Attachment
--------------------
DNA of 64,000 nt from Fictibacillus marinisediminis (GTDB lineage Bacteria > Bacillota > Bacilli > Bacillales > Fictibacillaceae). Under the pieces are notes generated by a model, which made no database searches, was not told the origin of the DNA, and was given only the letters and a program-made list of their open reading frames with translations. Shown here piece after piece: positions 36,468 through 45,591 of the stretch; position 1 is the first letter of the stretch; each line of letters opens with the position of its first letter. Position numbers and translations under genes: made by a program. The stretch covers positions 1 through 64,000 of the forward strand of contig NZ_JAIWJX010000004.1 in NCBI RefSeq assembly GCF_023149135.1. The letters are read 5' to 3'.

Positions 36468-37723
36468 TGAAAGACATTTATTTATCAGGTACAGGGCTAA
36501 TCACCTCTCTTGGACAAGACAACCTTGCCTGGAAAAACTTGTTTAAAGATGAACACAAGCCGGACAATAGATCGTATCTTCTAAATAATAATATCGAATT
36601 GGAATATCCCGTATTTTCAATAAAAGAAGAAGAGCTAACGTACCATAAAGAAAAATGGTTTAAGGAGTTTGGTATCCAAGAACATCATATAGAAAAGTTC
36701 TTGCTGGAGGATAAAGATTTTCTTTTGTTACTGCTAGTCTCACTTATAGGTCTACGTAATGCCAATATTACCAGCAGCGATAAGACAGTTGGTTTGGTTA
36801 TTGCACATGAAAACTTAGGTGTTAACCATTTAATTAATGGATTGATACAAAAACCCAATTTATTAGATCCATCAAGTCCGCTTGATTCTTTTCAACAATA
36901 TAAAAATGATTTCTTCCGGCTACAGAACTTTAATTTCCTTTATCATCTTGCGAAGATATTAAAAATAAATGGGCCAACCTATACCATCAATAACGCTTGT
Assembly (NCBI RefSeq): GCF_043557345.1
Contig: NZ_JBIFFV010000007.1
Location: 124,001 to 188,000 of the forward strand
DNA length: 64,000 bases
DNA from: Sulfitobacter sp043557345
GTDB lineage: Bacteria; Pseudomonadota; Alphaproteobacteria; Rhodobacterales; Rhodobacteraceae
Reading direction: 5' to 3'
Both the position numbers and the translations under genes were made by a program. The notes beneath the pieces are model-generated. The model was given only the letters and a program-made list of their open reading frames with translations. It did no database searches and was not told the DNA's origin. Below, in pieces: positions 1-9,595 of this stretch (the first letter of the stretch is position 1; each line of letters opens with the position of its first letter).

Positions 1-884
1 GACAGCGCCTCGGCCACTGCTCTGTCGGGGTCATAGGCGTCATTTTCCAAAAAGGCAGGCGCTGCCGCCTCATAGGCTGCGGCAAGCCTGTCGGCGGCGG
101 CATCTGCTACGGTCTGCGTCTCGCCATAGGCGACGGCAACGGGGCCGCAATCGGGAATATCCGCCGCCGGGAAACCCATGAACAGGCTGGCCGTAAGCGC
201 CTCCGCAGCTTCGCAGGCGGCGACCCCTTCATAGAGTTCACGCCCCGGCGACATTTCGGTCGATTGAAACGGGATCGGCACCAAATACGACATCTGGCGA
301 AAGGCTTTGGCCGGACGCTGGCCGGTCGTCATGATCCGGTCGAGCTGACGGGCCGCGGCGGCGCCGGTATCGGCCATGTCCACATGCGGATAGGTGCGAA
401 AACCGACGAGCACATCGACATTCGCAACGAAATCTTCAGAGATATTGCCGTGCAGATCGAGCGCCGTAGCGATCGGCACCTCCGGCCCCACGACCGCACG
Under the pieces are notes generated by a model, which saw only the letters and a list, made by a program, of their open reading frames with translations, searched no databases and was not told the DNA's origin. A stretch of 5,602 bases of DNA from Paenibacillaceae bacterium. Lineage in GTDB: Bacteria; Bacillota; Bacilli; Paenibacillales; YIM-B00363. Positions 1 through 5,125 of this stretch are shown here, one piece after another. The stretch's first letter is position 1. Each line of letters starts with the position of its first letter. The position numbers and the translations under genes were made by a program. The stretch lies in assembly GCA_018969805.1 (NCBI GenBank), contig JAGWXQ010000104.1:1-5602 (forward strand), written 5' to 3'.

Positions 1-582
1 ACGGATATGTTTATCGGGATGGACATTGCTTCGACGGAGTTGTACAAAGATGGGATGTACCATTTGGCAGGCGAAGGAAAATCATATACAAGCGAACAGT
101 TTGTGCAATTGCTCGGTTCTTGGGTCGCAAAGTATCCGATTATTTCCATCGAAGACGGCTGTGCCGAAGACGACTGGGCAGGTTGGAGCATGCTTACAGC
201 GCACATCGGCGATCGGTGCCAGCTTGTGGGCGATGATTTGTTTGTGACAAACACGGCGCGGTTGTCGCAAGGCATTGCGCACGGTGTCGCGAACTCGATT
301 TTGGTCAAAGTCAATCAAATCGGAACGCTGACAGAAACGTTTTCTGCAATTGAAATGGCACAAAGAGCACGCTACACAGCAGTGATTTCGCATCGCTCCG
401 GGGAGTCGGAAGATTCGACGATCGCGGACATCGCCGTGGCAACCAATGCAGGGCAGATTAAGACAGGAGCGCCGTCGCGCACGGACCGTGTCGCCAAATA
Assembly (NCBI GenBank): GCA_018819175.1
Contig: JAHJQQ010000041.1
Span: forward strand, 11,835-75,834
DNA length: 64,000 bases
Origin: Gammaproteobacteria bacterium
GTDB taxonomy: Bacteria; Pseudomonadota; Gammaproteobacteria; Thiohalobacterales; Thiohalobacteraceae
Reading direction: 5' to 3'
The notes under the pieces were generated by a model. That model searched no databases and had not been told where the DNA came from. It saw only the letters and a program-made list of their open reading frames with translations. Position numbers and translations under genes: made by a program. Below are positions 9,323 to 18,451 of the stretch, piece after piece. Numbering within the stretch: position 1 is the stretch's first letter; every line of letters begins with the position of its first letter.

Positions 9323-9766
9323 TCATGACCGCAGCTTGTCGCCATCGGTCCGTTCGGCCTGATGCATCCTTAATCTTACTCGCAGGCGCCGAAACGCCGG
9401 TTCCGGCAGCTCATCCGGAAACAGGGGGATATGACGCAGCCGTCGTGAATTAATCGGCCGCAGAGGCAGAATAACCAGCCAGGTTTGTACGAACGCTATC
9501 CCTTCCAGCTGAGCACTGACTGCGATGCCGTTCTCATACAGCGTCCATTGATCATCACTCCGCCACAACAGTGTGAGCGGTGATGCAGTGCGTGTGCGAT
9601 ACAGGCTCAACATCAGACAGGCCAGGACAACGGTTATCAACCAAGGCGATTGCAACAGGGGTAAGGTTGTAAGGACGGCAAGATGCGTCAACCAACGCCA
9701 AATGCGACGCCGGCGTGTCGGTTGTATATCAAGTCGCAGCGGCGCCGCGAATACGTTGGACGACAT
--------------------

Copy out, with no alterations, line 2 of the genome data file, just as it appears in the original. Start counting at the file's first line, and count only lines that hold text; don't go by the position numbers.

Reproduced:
Positions 36468-37723